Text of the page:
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2021 Vikings Position Recap: Cornerbacks

EAGAN, Minn. — A season after going with an extreme youth movement at cornerback, the Vikings opted for veteran replacements but found mixed results at the position in 2021.

Patrick Peterson was smooth after signing a one-year contract as the future Hall of Famer transitioned from spending his first 10 seasons with Arizona.

The Vikings opted to bring back Mackensie Alexander after he played for a year in Cincinnati, but Alexander didn't return to the trajectory he was on in 2019 while covering the slot with Minnesota.

After Cameron Dantzler, who was initially projected to start opposite Peterson, dealt with an injury in Organized Team Activity practices, Minnesota signed veteran Bashaud Breeland. Both experienced bumps along the way before Breeland was released in December.

Kris Boyd was called on for more than 55 defensive snaps in games at Baltimore and against the Bears in the season finale, but his bigger contributions were on special teams. Veteran Tye Smith and second-year pro Harrison Hand played sparingly on defense. has provided advanced defensive stats since 2018 that are a decent metric of summarizing cornerbacks' play. While some may dispute when a DB should be assessed with a snap in coverage (a zone may or may not tell the full story), here's a look at passer rating allowed by Vikings who played at least 150 defensive snaps in 2021:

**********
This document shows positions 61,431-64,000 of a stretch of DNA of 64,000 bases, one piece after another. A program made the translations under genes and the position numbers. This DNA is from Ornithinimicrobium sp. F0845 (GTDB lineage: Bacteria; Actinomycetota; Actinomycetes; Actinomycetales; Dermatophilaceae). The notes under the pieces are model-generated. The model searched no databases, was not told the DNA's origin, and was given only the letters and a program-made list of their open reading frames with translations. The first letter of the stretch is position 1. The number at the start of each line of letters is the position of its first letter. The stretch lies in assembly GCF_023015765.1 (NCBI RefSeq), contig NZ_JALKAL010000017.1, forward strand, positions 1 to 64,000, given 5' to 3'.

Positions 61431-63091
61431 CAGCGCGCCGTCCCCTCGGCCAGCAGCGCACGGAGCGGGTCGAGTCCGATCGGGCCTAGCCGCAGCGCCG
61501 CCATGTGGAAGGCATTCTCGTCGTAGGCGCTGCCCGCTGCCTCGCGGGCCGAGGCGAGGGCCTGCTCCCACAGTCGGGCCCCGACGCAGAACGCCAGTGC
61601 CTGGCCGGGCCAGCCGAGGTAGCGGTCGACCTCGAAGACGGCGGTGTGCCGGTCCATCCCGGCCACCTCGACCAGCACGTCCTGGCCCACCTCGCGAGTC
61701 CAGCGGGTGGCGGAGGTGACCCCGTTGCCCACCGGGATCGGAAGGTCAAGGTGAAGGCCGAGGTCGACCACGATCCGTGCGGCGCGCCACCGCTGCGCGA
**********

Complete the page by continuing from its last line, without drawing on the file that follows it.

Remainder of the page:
Peterson: 78.7 (43-of-76 passing, 477 yards, 2 TDs and 1 INT)

Breeland: 109.0 (56-of-88 passing, 778 yards, 7 TDs and 2 INT)

Alexander: 119.2 (46-of-70 passing, 648 yards, 5 TDs and 0 INT)

Dantzler: 74.7 (40-of-74 passing, 349 yards, 3 TDs and 1 INT)

Boyd: 114.7 (19-of-27 passing, 270 yards, 1 TD and 0 INT)

Although Peterson provided an upgrade, he also wasn't challenged as much as the Vikings would have liked because opponents were finding more success at other parts of the field.

Dantzler turned in the best passer rating allowed among the group, which could be encouraging as he heads for his third season and first under a new head coach.

View the best cornerback photos from the 2021 season shot by Vikings photographers.

Notable Numbers: 11-138-9

Breeland and Alexander combined for 11 accepted penalties that resulted in 138 yards and nine first downs for opponents.

Memorable Moment

It took a regular season expanded to a 17th game, but Peterson extended his personal streak of seasons with at least one interception to all 11 seasons.

Peterson turned the pick into points as well, returning the Week 18 pass by Andy Dalton 66 yards for a touchdown, the final score of the season for Minnesota.

During the week before the game, Peterson lamented that he hoped he'd have an opportunity for an interception.